Novel biomedical tetrahedral mesh methods: algorithms and applications
NASA Astrophysics Data System (ADS)
Yu, Xiao; Jin, Yanfeng; Chen, Weitao; Huang, Pengfei; Gu, Lixu
2007-12-01
Tetrahedral mesh generation algorithm, as a prerequisite of many soft tissue simulation methods, becomes very important in the virtual surgery programs because of the real-time requirement. Aiming to speed up the computation in the simulation, we propose a revised Delaunay algorithm which makes a good balance of quality of tetrahedra, boundary preservation and time complexity, with many improved methods. Another mesh algorithm named Space-Disassembling is also presented in this paper, and a comparison of Space-Disassembling, traditional Delaunay algorithm and the revised Delaunay algorithm is processed based on clinical soft-tissue simulation projects, including craniofacial plastic surgery and breast reconstruction plastic surgery.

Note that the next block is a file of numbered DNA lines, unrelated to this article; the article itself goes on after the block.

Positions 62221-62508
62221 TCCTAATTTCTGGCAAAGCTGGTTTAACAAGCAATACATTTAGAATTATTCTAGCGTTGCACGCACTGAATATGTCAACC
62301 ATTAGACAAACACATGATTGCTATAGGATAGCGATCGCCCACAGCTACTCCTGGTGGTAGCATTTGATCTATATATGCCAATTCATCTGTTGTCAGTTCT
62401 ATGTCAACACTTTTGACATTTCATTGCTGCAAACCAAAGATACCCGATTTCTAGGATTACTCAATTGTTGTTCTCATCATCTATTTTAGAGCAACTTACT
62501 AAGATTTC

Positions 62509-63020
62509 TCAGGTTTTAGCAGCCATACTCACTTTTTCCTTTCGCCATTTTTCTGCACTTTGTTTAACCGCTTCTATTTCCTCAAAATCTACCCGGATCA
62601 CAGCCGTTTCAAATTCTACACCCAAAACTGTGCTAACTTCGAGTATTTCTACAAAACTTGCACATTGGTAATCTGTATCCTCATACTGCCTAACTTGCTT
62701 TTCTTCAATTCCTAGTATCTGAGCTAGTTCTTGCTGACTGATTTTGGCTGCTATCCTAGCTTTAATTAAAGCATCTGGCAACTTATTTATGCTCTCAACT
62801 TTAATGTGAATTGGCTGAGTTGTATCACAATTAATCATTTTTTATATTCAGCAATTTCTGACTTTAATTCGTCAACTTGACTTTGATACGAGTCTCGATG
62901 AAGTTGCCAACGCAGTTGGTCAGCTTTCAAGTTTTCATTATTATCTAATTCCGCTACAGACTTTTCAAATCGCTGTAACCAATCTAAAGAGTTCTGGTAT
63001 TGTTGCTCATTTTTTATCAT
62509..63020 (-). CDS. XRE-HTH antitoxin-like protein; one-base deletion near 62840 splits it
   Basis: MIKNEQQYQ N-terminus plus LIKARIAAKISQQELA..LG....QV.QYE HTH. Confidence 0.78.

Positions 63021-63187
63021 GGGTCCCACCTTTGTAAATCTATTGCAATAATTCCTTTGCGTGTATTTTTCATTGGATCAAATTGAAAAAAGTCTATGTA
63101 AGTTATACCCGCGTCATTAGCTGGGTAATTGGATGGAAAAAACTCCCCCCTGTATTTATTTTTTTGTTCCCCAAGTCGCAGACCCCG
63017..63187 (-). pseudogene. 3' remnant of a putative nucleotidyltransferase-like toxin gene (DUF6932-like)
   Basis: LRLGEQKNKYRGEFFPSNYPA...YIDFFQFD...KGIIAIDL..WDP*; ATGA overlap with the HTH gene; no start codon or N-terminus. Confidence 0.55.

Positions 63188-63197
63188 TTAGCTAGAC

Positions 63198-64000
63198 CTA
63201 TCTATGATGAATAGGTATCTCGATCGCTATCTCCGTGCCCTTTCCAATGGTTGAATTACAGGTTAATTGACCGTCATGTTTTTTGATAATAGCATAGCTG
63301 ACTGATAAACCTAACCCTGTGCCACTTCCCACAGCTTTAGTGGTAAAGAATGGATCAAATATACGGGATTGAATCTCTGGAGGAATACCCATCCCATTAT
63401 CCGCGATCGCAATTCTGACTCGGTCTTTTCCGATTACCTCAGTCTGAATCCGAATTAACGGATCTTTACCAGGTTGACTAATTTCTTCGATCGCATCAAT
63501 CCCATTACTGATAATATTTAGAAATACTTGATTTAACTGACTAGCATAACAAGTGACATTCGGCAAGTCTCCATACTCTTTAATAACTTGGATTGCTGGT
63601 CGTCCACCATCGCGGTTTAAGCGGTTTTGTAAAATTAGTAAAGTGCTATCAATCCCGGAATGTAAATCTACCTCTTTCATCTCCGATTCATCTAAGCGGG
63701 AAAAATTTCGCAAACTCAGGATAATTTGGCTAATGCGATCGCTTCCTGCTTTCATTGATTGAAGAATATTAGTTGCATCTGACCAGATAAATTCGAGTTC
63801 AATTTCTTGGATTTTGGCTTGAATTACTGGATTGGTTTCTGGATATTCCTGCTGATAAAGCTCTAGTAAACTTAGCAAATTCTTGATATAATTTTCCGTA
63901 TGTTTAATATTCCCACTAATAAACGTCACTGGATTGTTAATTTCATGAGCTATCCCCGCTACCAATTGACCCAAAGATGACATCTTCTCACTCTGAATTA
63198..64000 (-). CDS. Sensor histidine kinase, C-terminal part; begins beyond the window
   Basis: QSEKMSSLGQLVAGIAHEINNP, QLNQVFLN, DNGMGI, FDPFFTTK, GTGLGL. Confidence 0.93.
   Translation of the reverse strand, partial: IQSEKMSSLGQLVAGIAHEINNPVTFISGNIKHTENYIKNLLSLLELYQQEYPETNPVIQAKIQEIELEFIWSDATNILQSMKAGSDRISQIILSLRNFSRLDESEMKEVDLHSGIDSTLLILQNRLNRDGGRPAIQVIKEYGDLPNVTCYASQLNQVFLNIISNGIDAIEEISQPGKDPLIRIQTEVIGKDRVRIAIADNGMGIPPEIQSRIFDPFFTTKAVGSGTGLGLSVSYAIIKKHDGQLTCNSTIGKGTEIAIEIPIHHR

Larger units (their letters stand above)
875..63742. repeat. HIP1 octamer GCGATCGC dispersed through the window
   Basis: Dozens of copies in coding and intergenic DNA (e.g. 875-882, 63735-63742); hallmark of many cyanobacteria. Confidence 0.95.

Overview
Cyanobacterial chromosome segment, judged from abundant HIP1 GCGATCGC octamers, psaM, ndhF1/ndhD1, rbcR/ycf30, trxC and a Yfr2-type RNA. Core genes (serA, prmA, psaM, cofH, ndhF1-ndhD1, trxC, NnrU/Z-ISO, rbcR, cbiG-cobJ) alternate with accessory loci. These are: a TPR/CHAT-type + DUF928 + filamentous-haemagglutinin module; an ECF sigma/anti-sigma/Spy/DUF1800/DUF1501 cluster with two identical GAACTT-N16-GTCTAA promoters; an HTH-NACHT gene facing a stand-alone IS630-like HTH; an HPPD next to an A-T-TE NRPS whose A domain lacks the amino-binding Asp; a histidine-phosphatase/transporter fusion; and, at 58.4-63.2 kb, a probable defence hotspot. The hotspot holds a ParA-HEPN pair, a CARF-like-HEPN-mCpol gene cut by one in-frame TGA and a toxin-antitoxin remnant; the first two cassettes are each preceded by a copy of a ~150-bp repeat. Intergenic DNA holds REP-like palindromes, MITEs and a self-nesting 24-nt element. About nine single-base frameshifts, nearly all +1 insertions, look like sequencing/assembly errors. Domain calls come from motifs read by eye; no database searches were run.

Integration of the Quadratic Function and Generalization
ERIC Educational Resources Information Center
Mitsuma, Kunio
2011-01-01
We will first recall useful formulas in integration that simplify the calculation of certain definite integrals with the quadratic function. A main formula relies only on the coefficients of the function. We will then explore a geometric proof of one of these formulas. Finally, we will extend the formulas to more general cases. (Contains 3…
Curious Consequences of a Miscopied Quadratic
ERIC Educational Resources Information Center
Poet, Jeffrey L.; Vestal, Donald L., Jr.